About this Guidance

Corruption and conflict are bedfellows and their coexistence feeds a vicious circle of violence and instability.  International military operations —from stabilisation missions and peace operations to security assistance—frequently take place in environments affected by corruption and conflict. Corruption can undermine the purpose of the mission, perpetuate insecurity, and cause misery for whole societies. Corruption in mission forces themselves – from diversion of resources into the black market and bribery in exchange for employment to abuse of civilians – compounds the problem. It exposes missions to reputational harm, wastes resources, and feeds into levels of corruption in the area of operations.

Armed forces on the ground can model and support integrity-based behaviour and support those who push for integrity and good governance. However, their presence also comes with the influx of resources and political support for host nation actors, which can be used to augment the influence of corrupt networks that benefit from conflict and undermine peace.  These networks and resources can strengthen adversaries and ultimately have dire consequences for the missions’ effectiveness and success.

Ultimately, corruption – if left unchallenged – can and will have dire consequences for mission effectiveness.  It is therefore imperative that armed forces are prepared to recognise and mitigate the extent, severity and impact of corrupt practices in operational theatres, to mitigate corruption risks in their own activities, and to support wider anti-corruption measures.

The Interventions Anti-Corruption guidance provides the resources and support for analysts, planners and implementers tasked with recognising and mitigating corruption risks in military operations. The Guidance is a suite of analytical materials, tools, and resources that educate military personnel, civilian and military planners, and key defence decision-makers on the significance of corruption for military operations. The Guidance offers insight into the key corruption risk pathways and areas; guides planners toward applying corruption mitigation strategies; lays out likely areas of responsibility for military personnel; and offers suggestions for incorporating corruption issues into military exercises. Within the Guidance, you will be guided through learning to recognise and mitigate corruption risks within the operational environment, and offered tools that can assist planners in developing anti-corruption strategies tailored to needs. The Guidance also contains in-depth case studies illuminating the significance of corruption in operational environments, and tailored to those wishing to develop deeper expertise on the subject.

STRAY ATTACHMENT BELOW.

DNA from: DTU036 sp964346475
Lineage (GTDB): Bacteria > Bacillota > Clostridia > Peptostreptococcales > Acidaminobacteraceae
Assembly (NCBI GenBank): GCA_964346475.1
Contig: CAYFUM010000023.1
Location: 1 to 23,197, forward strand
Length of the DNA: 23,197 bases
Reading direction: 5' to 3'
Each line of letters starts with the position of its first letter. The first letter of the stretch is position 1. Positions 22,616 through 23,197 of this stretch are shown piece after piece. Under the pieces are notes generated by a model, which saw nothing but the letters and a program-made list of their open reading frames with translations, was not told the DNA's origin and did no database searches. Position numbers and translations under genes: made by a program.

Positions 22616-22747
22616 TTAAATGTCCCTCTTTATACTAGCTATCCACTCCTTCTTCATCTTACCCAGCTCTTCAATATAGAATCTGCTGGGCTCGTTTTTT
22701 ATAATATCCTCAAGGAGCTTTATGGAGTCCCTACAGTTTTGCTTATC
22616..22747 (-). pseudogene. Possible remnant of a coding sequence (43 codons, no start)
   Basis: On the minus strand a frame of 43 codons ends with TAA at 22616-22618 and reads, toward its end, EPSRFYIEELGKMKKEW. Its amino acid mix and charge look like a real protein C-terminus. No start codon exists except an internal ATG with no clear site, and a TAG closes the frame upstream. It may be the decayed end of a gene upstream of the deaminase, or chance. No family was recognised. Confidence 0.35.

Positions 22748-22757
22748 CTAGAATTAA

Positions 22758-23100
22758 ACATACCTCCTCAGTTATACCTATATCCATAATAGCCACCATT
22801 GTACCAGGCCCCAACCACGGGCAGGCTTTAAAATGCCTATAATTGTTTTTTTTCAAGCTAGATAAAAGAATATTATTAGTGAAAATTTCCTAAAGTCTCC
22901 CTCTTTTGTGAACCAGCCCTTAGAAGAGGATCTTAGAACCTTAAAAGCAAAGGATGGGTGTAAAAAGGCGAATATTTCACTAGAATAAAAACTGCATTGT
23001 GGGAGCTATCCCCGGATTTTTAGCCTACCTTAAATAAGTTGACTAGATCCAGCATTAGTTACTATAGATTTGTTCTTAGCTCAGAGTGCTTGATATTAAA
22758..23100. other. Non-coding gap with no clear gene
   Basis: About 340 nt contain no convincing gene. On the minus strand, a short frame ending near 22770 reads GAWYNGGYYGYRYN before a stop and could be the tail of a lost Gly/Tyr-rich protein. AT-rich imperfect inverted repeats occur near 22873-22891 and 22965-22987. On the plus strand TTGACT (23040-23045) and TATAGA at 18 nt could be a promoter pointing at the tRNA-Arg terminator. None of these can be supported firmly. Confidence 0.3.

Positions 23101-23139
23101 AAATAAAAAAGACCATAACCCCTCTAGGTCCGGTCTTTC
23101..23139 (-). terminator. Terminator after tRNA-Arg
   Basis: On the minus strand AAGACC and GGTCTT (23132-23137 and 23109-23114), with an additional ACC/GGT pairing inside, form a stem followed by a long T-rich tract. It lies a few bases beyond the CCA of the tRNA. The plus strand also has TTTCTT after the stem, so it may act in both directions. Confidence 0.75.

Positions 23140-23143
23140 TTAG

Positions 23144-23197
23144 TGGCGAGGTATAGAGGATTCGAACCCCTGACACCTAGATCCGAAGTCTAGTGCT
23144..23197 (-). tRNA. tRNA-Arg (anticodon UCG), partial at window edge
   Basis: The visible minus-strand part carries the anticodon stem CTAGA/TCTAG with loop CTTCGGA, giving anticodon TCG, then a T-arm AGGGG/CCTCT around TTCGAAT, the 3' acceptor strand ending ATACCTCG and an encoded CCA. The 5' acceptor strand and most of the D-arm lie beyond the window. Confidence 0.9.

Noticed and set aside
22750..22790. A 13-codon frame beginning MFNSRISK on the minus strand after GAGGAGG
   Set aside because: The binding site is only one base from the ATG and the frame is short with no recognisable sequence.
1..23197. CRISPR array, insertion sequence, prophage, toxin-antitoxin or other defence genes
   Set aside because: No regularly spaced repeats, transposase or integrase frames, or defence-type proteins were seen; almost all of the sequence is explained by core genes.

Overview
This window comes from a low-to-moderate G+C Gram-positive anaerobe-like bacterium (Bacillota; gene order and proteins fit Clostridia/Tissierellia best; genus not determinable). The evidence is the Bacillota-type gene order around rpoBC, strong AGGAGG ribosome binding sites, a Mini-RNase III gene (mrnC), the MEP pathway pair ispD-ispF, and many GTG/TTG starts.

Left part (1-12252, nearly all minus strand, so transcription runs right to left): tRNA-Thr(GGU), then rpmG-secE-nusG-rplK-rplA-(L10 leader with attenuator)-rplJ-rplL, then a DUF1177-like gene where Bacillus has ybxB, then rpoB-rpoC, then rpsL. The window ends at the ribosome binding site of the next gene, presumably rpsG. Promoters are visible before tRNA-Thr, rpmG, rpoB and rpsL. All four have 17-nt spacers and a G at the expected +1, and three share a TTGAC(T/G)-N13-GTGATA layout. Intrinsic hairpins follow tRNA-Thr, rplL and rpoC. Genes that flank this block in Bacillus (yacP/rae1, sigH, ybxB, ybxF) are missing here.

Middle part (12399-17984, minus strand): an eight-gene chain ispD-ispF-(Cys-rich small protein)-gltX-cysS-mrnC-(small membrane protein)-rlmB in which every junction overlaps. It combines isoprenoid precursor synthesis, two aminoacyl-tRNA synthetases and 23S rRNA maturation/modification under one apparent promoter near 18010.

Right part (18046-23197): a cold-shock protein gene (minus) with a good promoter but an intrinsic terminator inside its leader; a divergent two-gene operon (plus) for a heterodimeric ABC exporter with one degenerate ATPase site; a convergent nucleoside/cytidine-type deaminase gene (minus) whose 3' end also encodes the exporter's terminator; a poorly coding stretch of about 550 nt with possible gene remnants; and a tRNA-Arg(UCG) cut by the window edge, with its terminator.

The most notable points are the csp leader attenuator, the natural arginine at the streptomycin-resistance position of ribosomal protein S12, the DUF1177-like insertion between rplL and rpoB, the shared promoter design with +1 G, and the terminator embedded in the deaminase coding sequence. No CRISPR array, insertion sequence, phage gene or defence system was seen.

Getting Started

The guidance is divided into several interconnected sections, including Planning, Exercises, Case Studies, and Tools.  If this is your first time using the platform, it would be best to begin with the Planning section. This section will lead you through the corruption risk pathways and areas that affect military operations, and will highlight best practice for recognising and responding to corruption in the operational environment.  Within each risk pathway, useful case studies and examples of risks and mitigations are highlighted. Planning guidance, also available in this section, is offered as both a general iteration applicable to large-scale operations and security force assistance, and adapted to specific processes, including NATO’s Comprehensive Operational Planning Directive.

For those involved in exercise planning, key resources for incident development and MEL/MIL scripting, including examples of storylines, are available, with further guidance and support provided by our team upon request. Finally, in the Tools section you will find quick links to the Mitigation Strategy Builder, the NATO Planning Guidance, and the Operational Planning guidance tools, which will help design and evaluate an exercise. These tools will also help guide the development of a strategy for addressing corruption in your operational environment and provide guidance for ensuring corruption considerations are integrated into your planning process early on.

Armed forces can serve as a model for best practice within operational environments and help lead the way for developing and upholding integrity-based structures internally and externally. The resources provided here will help you shape those vital initiatives.

What Next:

Planning: Guidance and Tools for Planners

The planning guidance provides you with an overview of the risk pathways and draws your attention to common indicators and warnings of different corruption risks. It also offers insight into key strategies for mitigating these risks in the operational environment, and provides you with specific planning guidance helping to incorporate anti-corruption measures in existing planning processes.

View planning guidance